Final Fantasy XIII: I’ve been waiting for this to happen for so long now. I’ll finally be able to experience a Final Fantasy game in my own home, and not have to rush through it at a friend’s house :) Seriously though, FFXIII looks breathtakingly beautiful, and all the art and giantads they’re circulating is incredible. The gameplay footage looks really solid and engaging as well. Can’t wait for this, either.
Shadow Complex: I couldn’t get any trailers to re-play without skipping, but from what I saw, it looked pretty cool. It’s Cliff Bleszinski and Epic’s first XBLA game, and they’re comparing it to the likes of Metroid and Castlevania. Those are some pretty serious names, Cliffy B…I hope this new game lives up to your word. Regardless, it’s Epic, so I’ll be buying it. What I’m more stoked on is that this game will be part of Xbox’s second “Summer of Arcade" event, along with the Turtles in Time remake, Marvel vs Capcom 2, Monkey Island, and more…good thing I can potentially win some MSpoints through 1 vs 100!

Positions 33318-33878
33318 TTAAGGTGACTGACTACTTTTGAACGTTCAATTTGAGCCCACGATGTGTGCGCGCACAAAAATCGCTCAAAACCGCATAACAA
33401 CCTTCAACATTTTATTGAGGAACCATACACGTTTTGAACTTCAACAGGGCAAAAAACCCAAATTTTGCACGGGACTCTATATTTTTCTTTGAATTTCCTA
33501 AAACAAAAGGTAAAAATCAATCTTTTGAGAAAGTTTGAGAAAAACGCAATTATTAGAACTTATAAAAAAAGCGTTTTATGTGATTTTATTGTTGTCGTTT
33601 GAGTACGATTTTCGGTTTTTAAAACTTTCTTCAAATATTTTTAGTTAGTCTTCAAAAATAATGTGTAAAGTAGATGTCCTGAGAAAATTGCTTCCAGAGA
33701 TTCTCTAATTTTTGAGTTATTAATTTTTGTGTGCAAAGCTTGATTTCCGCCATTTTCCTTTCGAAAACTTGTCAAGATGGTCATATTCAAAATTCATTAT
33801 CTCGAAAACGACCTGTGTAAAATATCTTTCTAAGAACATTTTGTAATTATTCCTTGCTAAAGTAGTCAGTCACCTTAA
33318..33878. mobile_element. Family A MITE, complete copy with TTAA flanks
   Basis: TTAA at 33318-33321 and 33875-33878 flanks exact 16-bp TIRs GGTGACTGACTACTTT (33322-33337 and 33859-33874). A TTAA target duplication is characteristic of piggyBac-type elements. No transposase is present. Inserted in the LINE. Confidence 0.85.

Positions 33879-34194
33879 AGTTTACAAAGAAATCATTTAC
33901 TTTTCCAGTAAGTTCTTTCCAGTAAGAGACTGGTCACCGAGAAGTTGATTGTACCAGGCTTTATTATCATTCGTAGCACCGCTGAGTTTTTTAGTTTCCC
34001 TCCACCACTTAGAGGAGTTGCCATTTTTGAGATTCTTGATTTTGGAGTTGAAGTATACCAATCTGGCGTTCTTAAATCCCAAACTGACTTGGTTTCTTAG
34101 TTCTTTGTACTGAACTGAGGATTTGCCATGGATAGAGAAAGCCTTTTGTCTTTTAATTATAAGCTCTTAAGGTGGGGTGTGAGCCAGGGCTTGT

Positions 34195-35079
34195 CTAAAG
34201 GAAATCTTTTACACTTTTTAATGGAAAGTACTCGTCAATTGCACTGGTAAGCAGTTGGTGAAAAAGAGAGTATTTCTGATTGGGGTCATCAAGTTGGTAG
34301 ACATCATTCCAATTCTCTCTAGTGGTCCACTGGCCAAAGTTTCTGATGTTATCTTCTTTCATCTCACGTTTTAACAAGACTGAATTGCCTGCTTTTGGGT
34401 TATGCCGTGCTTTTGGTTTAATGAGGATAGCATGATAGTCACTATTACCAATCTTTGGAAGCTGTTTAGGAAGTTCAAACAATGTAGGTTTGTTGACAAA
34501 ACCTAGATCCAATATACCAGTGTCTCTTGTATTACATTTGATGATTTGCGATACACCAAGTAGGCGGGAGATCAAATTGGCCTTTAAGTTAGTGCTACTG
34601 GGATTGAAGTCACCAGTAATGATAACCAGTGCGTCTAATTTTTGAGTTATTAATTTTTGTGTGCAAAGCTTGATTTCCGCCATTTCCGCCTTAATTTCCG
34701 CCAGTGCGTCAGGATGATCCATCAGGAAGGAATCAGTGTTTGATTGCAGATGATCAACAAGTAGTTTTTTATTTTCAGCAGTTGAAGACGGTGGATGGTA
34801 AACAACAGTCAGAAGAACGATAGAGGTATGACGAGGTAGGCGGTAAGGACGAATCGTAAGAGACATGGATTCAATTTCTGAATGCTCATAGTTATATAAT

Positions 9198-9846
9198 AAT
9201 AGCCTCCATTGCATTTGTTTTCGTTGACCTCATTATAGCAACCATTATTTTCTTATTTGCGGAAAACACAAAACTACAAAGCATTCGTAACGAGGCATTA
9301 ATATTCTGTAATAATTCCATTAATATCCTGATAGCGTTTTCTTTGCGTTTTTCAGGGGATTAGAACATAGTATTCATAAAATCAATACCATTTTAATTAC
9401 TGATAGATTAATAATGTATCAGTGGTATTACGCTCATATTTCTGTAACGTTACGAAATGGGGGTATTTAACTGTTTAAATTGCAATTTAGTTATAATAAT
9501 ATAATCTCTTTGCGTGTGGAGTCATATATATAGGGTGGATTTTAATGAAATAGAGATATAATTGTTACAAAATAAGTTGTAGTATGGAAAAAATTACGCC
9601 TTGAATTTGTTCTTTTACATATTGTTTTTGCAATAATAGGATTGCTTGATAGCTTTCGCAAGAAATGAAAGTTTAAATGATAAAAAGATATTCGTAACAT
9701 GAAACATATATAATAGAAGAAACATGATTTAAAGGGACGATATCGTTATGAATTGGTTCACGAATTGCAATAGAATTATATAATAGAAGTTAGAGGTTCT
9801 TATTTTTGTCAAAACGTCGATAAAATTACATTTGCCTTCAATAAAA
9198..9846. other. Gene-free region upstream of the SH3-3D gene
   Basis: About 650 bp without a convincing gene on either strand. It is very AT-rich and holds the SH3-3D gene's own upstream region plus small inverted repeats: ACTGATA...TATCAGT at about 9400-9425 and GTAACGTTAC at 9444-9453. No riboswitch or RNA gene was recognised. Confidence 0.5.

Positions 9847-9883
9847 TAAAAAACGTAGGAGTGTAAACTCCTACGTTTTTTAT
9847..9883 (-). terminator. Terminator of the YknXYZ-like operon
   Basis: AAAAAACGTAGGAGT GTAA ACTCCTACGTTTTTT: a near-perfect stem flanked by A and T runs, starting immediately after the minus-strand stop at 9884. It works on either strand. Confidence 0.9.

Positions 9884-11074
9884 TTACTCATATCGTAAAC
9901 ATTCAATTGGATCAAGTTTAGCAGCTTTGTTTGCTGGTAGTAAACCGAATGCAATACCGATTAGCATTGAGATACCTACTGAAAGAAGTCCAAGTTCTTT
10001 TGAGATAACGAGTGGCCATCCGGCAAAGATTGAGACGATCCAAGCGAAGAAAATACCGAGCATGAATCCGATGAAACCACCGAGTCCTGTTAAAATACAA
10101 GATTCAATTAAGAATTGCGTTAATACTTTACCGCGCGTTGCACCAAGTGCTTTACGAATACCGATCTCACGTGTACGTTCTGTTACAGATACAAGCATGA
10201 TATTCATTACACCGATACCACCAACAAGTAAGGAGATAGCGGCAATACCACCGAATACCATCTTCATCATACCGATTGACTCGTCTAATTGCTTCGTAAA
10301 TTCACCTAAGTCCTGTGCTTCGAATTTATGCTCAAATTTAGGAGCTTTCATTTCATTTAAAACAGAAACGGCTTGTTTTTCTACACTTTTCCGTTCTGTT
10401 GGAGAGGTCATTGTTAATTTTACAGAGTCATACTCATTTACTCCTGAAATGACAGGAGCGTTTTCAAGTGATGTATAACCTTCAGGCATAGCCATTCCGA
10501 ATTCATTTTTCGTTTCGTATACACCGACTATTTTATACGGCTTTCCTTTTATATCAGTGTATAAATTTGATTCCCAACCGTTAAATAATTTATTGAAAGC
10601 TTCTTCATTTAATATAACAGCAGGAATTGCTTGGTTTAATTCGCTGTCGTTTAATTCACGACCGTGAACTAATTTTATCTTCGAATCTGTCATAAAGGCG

Crackdown 2: Finally, a sequel to the game that everyone bought and tossed aside so they could play the Halo 3 beta, haha :) I actually thoroughly enjoyed Crackdown, and I’m definitely liking the idea of having new enemies to engage. I hope the world stays really open and arcade-y, and that they bring back the Co-op!